prepared by David Zeitlyn as part of the Experience Rich Anthropology Project
The status of ancestors in African anthropology has been much discussed over the course of the 20th century. Some of the classic texts are presented below along with some of the correspondence that has resulted in the columns of the professional journal Man (now JRAI). These discussions provide an analytic framework which may be used to assess the Mambila case material that follows. Mambila is an interesting case to consider since it remains unclear whether or not the Mambila can meaningfully be said to have ancestors. The readings and case material allow the readers, to make their own minds up.
This collection was developed as part of an exploration of the process of teaching and learning anthropology. It has been prepared as part of a project funded by the UK Higher Education Funding Council. Its intended audience is undergraduate students of anthropology, although I should say that I have learnt a lot myself in the process of its preparation. The exercise of teaching is itself a learning experience! What follows is a case study that provides some material with which to answer the question of whether the Mambila of Nigeria and Cameroon have an ancestor cult. In order to attempt an answer we must have a clear understanding of what ancestors are, and since the very meaning of the term is contested, a collection of some of the key articles on the subject forms the opening chapters. These are complemented by some of the correspondence they occasioned in the Journal of the Royal Anthropological Institute (then called Man) which serve to emphasise the points of controversy.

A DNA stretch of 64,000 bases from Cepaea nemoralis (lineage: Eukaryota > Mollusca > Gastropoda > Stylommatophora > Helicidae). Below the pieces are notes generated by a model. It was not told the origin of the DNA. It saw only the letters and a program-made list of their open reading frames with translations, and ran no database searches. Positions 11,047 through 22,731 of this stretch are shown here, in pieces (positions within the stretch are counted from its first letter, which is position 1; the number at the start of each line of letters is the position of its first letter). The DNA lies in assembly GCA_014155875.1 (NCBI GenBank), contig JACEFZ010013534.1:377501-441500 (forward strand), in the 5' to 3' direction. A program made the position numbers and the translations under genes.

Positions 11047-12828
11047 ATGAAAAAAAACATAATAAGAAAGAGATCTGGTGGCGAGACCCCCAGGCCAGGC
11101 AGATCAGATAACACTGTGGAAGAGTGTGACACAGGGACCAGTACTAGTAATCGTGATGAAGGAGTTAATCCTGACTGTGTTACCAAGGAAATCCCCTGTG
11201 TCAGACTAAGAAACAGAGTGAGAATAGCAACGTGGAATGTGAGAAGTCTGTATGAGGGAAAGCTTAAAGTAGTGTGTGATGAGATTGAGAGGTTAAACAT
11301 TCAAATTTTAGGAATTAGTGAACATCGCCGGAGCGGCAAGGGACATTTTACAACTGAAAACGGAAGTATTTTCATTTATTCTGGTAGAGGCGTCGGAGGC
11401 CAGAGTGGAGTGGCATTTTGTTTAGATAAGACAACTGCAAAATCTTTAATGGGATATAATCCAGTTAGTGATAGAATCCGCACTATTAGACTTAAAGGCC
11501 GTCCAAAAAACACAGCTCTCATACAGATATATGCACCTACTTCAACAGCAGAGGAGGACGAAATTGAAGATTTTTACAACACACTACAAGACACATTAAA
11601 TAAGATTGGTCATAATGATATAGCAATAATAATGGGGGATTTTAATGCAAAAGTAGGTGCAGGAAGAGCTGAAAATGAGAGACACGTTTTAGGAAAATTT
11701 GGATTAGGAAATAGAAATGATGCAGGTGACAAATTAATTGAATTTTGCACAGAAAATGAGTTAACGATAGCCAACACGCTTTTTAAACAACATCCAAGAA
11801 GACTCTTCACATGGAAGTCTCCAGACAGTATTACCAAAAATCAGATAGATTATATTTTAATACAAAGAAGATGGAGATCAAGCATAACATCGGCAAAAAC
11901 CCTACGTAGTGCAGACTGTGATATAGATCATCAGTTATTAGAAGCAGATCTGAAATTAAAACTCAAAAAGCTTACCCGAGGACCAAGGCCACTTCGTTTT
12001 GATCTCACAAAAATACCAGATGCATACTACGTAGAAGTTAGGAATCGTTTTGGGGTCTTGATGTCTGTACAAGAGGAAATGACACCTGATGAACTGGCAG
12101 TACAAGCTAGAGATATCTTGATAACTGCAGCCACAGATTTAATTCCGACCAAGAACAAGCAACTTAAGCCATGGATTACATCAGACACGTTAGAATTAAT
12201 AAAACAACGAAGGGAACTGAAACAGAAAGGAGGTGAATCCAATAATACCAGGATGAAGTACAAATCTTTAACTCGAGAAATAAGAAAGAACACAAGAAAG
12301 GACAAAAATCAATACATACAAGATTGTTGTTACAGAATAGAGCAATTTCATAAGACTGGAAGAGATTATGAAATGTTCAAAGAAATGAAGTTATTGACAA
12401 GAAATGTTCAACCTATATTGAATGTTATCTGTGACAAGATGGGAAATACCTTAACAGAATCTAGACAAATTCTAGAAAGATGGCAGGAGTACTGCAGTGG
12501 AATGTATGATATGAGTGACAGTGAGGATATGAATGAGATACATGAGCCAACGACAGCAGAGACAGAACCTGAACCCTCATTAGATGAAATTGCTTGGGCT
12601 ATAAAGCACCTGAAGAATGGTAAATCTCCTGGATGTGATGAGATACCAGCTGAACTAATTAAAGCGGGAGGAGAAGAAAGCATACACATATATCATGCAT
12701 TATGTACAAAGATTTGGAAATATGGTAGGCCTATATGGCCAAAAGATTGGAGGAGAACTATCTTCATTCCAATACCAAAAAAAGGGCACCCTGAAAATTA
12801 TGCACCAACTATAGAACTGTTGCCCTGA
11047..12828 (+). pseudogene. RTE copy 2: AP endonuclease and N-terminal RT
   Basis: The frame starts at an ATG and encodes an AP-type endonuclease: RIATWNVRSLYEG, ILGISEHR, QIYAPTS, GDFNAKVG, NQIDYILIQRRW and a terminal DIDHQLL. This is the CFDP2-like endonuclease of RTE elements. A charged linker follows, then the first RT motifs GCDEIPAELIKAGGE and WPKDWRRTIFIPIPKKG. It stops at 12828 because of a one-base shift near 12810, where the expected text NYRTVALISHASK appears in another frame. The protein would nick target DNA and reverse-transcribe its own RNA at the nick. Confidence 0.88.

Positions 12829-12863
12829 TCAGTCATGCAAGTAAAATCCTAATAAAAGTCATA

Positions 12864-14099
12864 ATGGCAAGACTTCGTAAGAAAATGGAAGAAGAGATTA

From the theoretical background we turn to a case in point. For Mambila, as I understand them, the dead are not of as critical importance as is the case for the Tallensi or the Suga. To justify this claim I summarize the evidence and produce case material relevant to attitudes to the dead. Since this is a case study rather than a monograph I have tried as best I can to produce all the evidence available to me, so that readers can argue the opposite case. I believe that whatever conclusion one comes to about Mambila ancestors, they fail to fit comfortably with the terms of the major theories about ancestors in general. The struggle to make sense of both the theory and the data illuminates the one as much as the other.